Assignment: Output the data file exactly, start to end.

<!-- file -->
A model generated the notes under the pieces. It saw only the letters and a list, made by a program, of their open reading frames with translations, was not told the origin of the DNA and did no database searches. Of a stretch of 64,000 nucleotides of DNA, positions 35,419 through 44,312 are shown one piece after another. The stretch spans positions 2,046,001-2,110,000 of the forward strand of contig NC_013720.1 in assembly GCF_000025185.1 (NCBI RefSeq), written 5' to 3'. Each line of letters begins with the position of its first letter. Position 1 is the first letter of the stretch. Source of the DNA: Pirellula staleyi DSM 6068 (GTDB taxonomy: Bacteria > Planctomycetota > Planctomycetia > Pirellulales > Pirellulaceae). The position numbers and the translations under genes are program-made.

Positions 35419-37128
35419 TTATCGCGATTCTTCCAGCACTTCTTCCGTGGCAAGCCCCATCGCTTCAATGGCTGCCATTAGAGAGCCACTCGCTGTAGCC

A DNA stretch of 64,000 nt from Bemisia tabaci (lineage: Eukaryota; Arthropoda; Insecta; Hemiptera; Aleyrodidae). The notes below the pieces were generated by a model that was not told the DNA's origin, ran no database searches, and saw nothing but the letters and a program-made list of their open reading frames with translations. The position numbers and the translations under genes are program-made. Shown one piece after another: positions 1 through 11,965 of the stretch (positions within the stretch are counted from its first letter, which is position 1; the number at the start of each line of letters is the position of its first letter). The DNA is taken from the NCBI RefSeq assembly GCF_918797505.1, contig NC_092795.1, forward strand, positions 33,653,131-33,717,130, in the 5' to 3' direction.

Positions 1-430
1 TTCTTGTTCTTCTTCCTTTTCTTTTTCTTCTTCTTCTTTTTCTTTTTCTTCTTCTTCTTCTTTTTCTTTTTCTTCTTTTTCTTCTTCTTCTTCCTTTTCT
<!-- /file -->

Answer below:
A model generated the notes under the pieces. It saw only the letters and a list, made by a program, of their open reading frames with translations, was not told the origin of the DNA and did no database searches. Of a stretch of 64,000 nucleotides of DNA, positions 35,419 through 44,312 are shown one piece after another. The stretch spans positions 2,046,001-2,110,000 of the forward strand of contig NC_013720.1 in assembly GCF_000025185.1 (NCBI RefSeq), written 5' to 3'. Each line of letters begins with the position of its first letter. Position 1 is the first letter of the stretch. Source of the DNA: Pirellula staleyi DSM 6068 (GTDB taxonomy: Bacteria > Planctomycetota > Planctomycetia > Pirellulales > Pirellulaceae). The position numbers and the translations under genes are program-made.

Positions 35419-37128
35419 TTATCGCGATTCTTCCAGCACTTCTTCCGTGGCAAGCCCCATCGCTTCAATGGCTGCCATTAGAGAGCCACTCGCTGTAGCC

A DNA stretch of 64,000 nt from Bemisia tabaci (lineage: Eukaryota; Arthropoda; Insecta; Hemiptera; Aleyrodidae). The notes below the pieces were generated by a model that was not told the DNA's origin, ran no database searches, and saw nothing but the letters and a program-made list of their open reading frames with translations. The position numbers and the translations under genes are program-made. Shown one piece after another: positions 1 through 11,965 of the stretch (positions within the stretch are counted from its first letter, which is position 1; the number at the start of each line of letters is the position of its first letter). The DNA is taken from the NCBI RefSeq assembly GCF_918797505.1, contig NC_092795.1, forward strand, positions 33,653,131-33,717,130, in the 5' to 3' direction.

Positions 1-430
1 TTCTTGTTCTTCTTCCTTTTCTTTTTCTTCTTCTTCTTTTTCTTTTTCTTCTTCTTCTTCTTTTTCTTTTTCTTCTTTTTCTTCTTCTTCTTCCTTTTCT